An individual with a "technique collector" mentality may be greedy for technique and enjoy amassing great numbers of them, but this is stale knowledge since the technique becomes an end in itself, and often a source of vanity, and this vanity is precisely what suffocates that knowledge by silencing the technique. The individual's focus on "what's next" makes him receptive only to superficial perception. A technique received in such a way begins with the mechanics and ends with the mechanics. Its true purpose is defeated.

It has been said, and written, that it takes a minimum of three years of daily training for a student to even begin to comprehend the thirty basic techniques of Ikkajo Some were reluctant to accept that proven fact, even though attention to length of training is part of the Budo traditions practically since its origins, and the teachers were not sparse in recommending it:

"Learning to hold a sword correctly takes no less than three years, and until that is learned nothing else must be taught.", said Ono Yusuke Shigeyasu.

"The swordsman must know how to stand up properly from a seated position, without exposing the back of the neck. It often takes more than two winters to master this posture", said Goto Tamauemon Tadahisa.

"Stillness (non-posture) is the first of all skills. It takes a long time to be learned, because it encompasses all strategy, but lacking it means that a man can be drawn out and cut down with ease. No technique has any value until a man understands stillness. Several years should be dedicated solely to this practice." said Ichikawa Shirozaemon Yasuhiro.

"Anyone wishing to master the sword must first learn how to sit in complete repose with his eyes fixed on one point, but seeing everything. This process may take from two years to a lifetime, but until it is understood, the essence of the sword would be unattainable.", said Kurokouchi Kanekata Sakon.

We all know the importance of shikko, or knee walking, for the development of technique. Some students bring up the point of why practice shikko outside of class time, since - in their opinion - they already know it quite well. However, shikko is hardly an outdated ceremonial practice. It is, among other things, a valuable method to teach an invaluable skill.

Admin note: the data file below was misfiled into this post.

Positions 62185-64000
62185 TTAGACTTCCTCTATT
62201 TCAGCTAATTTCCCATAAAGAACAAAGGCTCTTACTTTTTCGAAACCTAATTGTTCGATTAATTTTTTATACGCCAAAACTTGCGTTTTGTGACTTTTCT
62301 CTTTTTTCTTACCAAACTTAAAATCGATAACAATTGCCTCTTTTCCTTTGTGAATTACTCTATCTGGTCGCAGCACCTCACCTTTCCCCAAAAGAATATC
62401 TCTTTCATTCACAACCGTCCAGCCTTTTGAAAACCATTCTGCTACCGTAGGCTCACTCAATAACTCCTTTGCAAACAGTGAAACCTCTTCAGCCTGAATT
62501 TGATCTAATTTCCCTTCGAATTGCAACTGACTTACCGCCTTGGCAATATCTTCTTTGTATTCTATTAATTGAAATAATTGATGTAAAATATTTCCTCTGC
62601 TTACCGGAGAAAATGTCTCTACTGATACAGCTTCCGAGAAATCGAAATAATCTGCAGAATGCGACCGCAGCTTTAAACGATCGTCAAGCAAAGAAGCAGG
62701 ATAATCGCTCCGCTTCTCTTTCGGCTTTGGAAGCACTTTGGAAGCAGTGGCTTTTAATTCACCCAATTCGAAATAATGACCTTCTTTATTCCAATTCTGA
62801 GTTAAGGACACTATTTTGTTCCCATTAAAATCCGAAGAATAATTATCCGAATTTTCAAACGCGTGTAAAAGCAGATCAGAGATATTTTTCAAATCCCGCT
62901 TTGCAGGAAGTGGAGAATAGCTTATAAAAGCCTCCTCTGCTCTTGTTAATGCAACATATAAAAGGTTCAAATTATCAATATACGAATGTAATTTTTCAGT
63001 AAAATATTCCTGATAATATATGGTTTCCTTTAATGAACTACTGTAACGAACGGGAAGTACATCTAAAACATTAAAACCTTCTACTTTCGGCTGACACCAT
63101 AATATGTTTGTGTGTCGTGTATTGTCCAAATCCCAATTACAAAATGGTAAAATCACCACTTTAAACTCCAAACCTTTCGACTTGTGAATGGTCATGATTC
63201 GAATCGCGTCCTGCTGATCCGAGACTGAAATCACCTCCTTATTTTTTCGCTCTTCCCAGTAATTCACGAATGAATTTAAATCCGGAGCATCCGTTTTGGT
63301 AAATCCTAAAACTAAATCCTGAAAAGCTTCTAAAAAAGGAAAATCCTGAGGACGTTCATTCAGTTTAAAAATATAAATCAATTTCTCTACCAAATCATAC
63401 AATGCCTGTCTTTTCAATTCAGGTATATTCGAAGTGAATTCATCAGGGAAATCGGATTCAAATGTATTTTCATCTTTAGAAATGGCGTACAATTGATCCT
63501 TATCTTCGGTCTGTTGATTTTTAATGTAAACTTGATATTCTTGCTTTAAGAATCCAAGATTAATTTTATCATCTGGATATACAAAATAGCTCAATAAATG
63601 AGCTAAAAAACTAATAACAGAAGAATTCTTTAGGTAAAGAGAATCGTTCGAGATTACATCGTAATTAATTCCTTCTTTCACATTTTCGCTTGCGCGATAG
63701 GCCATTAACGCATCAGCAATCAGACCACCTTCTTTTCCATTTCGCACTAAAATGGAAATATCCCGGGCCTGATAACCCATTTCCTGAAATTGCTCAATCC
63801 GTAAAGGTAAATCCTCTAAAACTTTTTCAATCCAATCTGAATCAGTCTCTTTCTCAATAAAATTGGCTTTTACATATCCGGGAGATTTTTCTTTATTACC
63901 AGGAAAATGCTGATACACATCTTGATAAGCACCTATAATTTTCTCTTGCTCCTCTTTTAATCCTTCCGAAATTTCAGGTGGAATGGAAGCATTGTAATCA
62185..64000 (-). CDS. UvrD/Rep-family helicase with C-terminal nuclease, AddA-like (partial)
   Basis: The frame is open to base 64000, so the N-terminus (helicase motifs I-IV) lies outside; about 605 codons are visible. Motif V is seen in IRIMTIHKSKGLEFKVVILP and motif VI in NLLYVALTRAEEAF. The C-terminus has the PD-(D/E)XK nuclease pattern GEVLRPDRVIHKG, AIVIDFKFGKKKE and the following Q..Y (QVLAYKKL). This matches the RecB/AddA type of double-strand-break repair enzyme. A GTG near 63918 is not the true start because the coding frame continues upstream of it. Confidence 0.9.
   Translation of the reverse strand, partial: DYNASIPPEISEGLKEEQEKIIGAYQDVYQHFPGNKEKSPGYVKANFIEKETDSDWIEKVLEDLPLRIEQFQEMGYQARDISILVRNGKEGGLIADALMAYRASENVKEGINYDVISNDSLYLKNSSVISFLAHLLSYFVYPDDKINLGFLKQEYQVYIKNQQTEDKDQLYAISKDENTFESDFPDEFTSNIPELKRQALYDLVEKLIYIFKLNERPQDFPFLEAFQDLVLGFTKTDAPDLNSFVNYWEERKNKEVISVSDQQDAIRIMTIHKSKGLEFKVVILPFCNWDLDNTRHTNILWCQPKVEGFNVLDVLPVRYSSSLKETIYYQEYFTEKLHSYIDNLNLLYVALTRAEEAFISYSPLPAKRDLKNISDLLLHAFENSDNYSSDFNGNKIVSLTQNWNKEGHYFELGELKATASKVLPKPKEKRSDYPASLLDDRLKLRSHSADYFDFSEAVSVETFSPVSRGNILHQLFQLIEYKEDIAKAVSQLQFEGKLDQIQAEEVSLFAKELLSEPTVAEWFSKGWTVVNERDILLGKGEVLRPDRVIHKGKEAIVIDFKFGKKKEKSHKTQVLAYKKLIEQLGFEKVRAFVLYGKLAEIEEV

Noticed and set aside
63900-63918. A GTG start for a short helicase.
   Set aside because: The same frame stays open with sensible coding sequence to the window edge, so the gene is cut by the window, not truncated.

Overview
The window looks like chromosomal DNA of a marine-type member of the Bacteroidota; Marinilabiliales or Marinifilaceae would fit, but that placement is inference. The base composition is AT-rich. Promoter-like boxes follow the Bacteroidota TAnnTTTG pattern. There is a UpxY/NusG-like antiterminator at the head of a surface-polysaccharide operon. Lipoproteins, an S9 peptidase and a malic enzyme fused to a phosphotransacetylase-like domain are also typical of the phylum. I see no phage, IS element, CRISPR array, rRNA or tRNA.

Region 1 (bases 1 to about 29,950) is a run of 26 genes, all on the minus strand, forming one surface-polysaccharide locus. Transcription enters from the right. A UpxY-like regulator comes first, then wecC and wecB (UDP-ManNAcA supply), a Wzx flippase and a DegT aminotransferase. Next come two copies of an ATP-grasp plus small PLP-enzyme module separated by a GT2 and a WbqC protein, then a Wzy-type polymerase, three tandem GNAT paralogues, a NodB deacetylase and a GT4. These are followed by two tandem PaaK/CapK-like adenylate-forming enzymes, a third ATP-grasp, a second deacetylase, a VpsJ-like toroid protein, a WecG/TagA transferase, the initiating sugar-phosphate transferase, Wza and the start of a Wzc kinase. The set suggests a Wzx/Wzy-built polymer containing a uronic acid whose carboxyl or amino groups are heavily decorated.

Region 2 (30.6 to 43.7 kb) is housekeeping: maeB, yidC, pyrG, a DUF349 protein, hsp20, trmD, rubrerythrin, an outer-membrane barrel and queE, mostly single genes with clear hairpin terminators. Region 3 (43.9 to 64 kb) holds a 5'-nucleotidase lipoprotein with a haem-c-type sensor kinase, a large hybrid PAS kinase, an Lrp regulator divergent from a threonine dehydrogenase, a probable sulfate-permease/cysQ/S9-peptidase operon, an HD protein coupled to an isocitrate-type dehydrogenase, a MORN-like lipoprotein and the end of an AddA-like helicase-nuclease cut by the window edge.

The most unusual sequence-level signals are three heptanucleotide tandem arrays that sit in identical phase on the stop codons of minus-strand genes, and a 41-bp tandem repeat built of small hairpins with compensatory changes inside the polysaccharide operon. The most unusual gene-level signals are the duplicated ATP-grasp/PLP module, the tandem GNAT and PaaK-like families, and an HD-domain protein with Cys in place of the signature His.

The samurai way of walking was quite different from ours. They moved without twisting their bodies, with the arm and the leg on the same side of the body advancing together. This permitted a smooth transition from upright walking to shikko, and vice versa. It also gave them a posture that was already set to blend with an attack quite proficiently, by the application of the hitoemi principle of strategy, which involves body alignment. It also enabled them to open and close the body, depending on their choice of response to attack, without shifting their centers but controlling their opponent's center, which is the main fundament of tall technique. All that and much more springs from shikko training. A minimum of time dedicated to it would be grossly insufficient, but neither does the teacher need to go through a lengthy explanation giving reasons for the long shikko drills. It is enough that he knows that, without them, the three years of Ikkajo would have pitiful results, and recommends the practice of shikko. Should a student say to himself, "enough shikko", and go on to his favorite technique, it would be akin to a novice helicopter pilot who, without having learned to control cyclic and collective, insists on practicing maximum efficiency takeoffs. Those who listen will reach the essence of the knowledge, while those who do not will miss it. It is as simple as that.

A technique is not an acquisition that is given so the student can master it. It is more like a teacher to whom the student submits his efforts so he can learn. A technique we approach with pride will give us only its outward look. A technique we receive with modesty and an open mind will reveal to us its inner secrets. An old saying gives us a humbling insight into this topic: "Seito ga waza o erabu no dewa naku waza ga seito or erabu", which could be translated as; "It is not the student who chooses the technique, but the technique that chooses the student."

Each teaching, each technique, is a seed seeking fertile ground to grow. That ground is the student's spirit, and its quality depends on his character. Respect, humility, and a clear mind would develop wonderful fruits. Any less, and it could hardly be called Budo.